Armando Campos Cruz, Douglas C. Scheuring, and J. Creighton Miller Jr.
The effect of Biozyme™, a commercial germination stimulant, on emergence of bean and sweet corn seeds, treated with four levels of Carbofuran and Chlorothalonil, and grown under suboptimal field temperatures, was evaluated. Half the seeds from each treatment were treated with Biozyme™ Two planting dates were selected to provide suboptimal temperatures during emergence. Pesticide overdoses caused significant detrimental effects to all emerging seedlings. These effects were magnified under the low temperatures of the first planting. Biozyme™ treatment significantly improved emergence rate, percent emergence, final stand and number of ears of sweet corn in the first planting, and the percent emergence final stand, plant dry weight, and number of ears in the second planting. In beans, however, Biozyme™ treatment significantly reduced emergence rate, percent emergence. and final stand in the first planting, while significantly increasing percent emergence, plant dry weight, and seed dry weight in the second planting. The beneficial effects of Biozyme™ appeared to be independent of the negative effects of pesticide overdoses.
Juan M. Quintana, Helen C. Harrison, James Nienhuis, and Jiwan Palta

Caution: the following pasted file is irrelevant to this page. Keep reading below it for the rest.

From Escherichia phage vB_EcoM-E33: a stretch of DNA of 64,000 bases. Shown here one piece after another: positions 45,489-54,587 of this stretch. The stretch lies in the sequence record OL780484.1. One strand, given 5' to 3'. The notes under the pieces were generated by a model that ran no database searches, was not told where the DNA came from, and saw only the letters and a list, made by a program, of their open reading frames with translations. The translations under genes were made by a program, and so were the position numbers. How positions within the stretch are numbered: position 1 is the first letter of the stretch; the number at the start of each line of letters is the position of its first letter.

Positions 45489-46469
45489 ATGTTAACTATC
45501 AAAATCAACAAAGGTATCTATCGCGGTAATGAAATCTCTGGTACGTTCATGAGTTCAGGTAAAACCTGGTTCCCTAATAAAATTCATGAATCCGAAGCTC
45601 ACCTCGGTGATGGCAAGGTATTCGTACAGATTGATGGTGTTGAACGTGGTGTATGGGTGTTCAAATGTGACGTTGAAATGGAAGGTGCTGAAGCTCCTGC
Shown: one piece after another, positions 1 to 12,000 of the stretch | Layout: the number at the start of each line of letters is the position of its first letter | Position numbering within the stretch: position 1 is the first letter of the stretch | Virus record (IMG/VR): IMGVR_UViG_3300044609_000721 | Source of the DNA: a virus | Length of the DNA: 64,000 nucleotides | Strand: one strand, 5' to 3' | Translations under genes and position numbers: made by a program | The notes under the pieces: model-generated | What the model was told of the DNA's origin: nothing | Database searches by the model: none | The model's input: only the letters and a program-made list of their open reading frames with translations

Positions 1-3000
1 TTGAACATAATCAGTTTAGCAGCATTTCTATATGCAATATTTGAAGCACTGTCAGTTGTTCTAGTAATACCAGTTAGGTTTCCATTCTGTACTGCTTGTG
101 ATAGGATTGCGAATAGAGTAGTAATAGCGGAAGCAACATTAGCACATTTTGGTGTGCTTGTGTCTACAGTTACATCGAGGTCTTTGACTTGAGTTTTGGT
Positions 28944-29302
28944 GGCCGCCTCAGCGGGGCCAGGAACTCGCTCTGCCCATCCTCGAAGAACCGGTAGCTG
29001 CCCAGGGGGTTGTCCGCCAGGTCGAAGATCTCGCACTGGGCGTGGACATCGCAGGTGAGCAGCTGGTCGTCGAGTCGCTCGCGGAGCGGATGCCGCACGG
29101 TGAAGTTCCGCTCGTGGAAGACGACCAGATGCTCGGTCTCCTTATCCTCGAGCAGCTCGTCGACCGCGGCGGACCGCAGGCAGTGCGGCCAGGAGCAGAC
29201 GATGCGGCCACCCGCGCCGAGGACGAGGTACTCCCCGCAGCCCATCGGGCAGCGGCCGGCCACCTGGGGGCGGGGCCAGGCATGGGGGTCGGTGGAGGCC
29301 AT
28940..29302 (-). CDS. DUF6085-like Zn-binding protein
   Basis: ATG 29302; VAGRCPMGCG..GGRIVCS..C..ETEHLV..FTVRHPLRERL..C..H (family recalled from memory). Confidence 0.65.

Pod stomatal density and Ca concentration levels were analyzed for six commercial snap bean cultivars harvested at four planting dates in an attempt to find morphological traits that are related to cultivar differences in pod Ca concentration. The experimental layout was a randomized complete-block design with two replications per planting date, all grown in one location. Snap beans were planted at 1 week intervals beginning 9 June 9 1995 and were harvested in August. Sampling consisted of five pod sizes (1, 2, 3, 4, and 5 according to commercial standards) from each genotype. Stomatal countings were performed using a microscope linked to a television camera. Determinations for pod Ca concentration were made using an atomic absorption spectrophotometer. No differences were detected for pod Ca concentration among planting dates, although there were differences for pod Ca concentration and stomata density among cultivars. Pod stomatal density was positively correlated to pod Ca concentration (R 2 = 0.60), while pod maturity appeared to be negatively correlated to pod Ca concentration (R 2 = 0.37) and pod stomatal density (R 2 = 0.49).
H.M. Ariyarathne, Dermot P. Coyne, and Geunhwa Jung